Pumpkins aren’t good for local wildlife
RENO, Nev. (KOLO) - The Nevada Department of Wildlife is warning against leaving pumpkins for wildlife.
A social media post has been making its rounds, suggesting people open up pumpkins and leave them in fields or forests.
“Pumpkins are not typically in the native food family for a lot of our wildlife,” said Jessica Wolff, Urban Wildlife Coordinator with NDOW. “It’s not a native plant. So oftentimes when we try and supplement feeding animals, we’re feeding them food that they’re not used to and it can ultimately be bad for them in the long run, particularly with pumpkins this time of year.”
Wolff says some of the products people use on pumpkins can make them even more dangerous for wildlife.
“People are carving Jack o’lanterns and trying to preserve them in certain ways. So they’ll have paint on them, some people will put bleach on top of them. Those are two very toxic things that are not good for our wildlife.”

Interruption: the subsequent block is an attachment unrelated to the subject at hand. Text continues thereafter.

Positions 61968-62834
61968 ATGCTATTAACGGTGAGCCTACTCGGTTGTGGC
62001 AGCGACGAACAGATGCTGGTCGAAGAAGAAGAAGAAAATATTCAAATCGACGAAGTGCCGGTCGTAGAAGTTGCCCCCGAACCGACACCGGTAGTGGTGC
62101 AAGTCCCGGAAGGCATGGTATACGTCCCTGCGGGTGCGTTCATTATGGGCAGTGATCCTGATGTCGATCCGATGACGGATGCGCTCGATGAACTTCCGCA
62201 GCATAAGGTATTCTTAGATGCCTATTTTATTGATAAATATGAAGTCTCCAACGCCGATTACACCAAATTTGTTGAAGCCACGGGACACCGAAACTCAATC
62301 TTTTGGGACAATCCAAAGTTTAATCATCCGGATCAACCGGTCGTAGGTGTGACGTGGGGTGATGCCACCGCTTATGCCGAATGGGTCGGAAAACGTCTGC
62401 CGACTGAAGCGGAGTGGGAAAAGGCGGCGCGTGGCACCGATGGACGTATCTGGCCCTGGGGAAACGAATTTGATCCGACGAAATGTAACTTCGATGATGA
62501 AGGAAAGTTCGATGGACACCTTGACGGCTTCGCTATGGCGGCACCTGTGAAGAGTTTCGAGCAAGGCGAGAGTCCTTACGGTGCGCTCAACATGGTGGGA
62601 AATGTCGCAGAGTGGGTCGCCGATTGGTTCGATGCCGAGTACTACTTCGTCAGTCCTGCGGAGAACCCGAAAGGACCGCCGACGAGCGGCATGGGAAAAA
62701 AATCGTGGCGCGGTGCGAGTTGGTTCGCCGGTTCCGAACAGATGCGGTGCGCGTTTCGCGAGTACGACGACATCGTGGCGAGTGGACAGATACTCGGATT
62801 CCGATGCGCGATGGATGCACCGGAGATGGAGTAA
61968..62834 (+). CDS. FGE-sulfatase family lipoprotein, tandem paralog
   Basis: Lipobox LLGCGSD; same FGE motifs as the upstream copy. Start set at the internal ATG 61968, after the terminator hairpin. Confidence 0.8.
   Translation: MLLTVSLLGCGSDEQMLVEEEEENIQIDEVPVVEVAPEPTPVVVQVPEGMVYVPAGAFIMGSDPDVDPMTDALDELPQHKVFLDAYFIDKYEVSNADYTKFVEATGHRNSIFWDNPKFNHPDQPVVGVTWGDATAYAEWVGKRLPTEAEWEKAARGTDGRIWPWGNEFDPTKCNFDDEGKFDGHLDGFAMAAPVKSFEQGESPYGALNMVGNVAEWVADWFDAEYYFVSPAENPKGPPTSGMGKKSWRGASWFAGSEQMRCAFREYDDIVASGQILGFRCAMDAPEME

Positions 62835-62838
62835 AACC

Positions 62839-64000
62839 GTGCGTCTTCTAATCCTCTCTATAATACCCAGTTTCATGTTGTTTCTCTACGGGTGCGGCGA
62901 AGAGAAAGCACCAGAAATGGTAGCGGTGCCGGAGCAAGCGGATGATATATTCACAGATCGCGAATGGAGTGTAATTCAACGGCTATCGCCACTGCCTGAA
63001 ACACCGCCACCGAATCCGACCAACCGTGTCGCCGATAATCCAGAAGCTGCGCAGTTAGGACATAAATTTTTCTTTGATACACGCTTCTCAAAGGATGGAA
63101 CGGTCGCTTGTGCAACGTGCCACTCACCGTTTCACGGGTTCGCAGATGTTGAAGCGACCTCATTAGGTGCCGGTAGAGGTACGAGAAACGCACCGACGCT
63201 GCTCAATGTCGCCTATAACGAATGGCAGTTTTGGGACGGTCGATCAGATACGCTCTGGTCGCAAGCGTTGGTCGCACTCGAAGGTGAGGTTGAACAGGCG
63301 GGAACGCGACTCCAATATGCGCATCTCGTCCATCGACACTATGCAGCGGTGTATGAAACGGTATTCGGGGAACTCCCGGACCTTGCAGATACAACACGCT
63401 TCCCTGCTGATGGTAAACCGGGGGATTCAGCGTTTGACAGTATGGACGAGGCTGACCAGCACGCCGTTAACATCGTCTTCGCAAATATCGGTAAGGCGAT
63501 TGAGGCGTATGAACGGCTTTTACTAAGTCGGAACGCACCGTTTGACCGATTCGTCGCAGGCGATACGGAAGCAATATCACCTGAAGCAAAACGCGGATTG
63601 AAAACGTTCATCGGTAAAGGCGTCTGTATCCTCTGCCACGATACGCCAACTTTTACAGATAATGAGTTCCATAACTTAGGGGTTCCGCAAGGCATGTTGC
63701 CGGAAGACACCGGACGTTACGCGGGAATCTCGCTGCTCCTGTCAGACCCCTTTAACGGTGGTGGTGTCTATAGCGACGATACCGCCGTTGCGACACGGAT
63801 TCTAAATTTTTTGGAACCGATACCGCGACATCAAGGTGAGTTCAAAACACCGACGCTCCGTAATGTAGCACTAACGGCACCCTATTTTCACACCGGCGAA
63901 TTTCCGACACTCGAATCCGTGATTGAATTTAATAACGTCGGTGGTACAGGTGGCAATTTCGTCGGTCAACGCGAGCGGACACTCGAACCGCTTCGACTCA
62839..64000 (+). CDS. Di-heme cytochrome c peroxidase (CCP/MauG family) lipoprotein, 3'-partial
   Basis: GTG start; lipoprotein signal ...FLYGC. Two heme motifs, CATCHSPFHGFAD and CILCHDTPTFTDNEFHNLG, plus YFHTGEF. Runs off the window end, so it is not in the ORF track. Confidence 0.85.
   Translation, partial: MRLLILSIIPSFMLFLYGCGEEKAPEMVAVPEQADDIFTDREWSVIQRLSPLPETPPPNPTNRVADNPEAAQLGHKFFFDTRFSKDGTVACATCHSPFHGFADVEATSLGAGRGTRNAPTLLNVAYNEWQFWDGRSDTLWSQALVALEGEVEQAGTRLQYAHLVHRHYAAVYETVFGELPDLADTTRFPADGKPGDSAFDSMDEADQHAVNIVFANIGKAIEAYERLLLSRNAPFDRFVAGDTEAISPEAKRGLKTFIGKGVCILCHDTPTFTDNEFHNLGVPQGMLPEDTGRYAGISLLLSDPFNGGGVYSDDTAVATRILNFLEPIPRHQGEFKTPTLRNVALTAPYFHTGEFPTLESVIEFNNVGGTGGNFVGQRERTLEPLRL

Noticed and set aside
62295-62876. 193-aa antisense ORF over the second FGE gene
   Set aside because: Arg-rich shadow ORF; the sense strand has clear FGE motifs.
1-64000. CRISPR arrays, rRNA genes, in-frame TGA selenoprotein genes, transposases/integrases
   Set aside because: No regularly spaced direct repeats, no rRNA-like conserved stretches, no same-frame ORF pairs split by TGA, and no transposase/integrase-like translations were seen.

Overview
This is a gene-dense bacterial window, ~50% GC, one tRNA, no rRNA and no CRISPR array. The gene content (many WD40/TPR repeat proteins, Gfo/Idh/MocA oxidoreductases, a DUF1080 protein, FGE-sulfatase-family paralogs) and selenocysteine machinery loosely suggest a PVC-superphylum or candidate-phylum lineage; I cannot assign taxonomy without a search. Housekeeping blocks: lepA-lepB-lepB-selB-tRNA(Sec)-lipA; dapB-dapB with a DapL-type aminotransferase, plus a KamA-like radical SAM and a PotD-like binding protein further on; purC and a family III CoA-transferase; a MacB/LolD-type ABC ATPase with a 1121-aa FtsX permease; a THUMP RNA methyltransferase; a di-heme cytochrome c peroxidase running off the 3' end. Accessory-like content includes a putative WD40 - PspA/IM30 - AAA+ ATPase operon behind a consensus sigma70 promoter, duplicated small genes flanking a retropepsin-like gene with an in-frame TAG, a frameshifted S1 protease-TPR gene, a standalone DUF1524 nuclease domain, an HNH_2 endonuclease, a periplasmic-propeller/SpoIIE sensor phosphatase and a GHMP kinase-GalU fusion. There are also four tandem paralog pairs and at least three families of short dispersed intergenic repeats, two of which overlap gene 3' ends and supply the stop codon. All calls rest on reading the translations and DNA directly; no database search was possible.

NDOW suggests not doing anything to preserve pumpkins and to compost of throw them out when you’re done with them.
“Put them in a compost,” said Wolff. “There are composting companies in the area that can help you out with that as well, or just put it in the garbage to make sure that nothing gets to it, especially if we do have some of those preservatives or paint on it”
Wolff says you can leave them in your backyard for smaller critters, but may see a visit from some unwanted rodents by doing so.
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